are usually of larger tonnage than those used for
Motor Overload Protectors
When the compressor is powered by an electric
motor, either belt driven or as an integral part of the
compressor assembly, the motor is usually protected
by a heat-actuated overload device. This is in addition
to the line power fuses. The heat to actuate the
overload device is supplied by the electrical energy to
the motor, as well as the heat generated by the motor
Figure 7-31.Thermal overload relay.
itself. Either source of heat or a combination of the
two, if too much, causes the overload device to open
and remove the motor from the line.
Figure 7-31 shows a thermal-element type of
overload cutout relay. It is housed in the magnetic
starter box. On current overload, the relay contacts
open, allowing the holding coil to release the starting
mechanism, thereby stopping the motor.
An oil failure cutout switch is provided on many
systems to protect the compressor against oil failure.
The switch is connected to register pressure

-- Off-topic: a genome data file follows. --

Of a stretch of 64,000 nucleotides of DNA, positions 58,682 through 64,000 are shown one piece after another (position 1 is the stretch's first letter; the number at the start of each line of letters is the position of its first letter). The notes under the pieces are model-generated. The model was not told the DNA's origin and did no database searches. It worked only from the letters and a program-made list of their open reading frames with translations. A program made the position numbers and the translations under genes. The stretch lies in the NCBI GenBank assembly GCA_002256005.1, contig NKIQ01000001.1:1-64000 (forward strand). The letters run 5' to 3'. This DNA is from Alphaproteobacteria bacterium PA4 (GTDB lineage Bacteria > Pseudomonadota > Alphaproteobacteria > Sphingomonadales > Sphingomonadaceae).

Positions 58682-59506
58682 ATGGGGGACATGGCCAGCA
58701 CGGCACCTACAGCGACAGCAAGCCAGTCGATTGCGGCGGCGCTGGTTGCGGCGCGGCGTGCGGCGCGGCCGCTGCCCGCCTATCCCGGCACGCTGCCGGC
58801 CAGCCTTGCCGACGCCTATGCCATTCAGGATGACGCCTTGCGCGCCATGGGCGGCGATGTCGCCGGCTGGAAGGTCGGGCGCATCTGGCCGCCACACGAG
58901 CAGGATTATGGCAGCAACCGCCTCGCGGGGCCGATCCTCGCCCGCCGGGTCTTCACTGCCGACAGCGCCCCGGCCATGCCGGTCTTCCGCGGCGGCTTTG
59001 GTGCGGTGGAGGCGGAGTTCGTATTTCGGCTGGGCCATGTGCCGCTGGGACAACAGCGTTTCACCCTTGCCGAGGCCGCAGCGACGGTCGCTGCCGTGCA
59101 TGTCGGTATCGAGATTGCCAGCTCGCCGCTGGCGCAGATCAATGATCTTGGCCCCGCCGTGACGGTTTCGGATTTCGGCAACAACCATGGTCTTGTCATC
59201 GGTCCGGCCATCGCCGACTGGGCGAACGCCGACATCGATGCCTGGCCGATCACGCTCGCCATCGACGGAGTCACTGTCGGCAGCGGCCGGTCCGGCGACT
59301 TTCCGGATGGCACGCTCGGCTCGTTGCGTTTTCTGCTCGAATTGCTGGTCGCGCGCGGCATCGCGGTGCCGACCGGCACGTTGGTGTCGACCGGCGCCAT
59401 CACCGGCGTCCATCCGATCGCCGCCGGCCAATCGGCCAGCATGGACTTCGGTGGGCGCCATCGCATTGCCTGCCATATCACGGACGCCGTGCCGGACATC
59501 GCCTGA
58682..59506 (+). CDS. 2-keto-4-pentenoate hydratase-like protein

differential between the oil pump and the suction line.
Figure 7-32 shows a typical oil failure cutout switch.
The switch contains two bellows, which work against
each other, and springs for adjusting. Tubing from the
oil pump is connected to the bottom bellows of the
switch. Tubing from the suction line is connected to
the upper bellows. When a predetermined pressure
differential is not maintained, a pair of contacts in the
switch is opened and breaks the circuit to the
compressor motor. A heating element with a built-in
delay is in the switch to provide for starting the
compressor when oil pressure is low.
The water-regulating valve used with a water-
cooled condenser responds to a predetermined
condensing pressure. A connection from the discharge
side of the compressor to the valve transmits
condensing pressure directly to a bellows inside the
Figure 7-32.Oil failure cutout switch.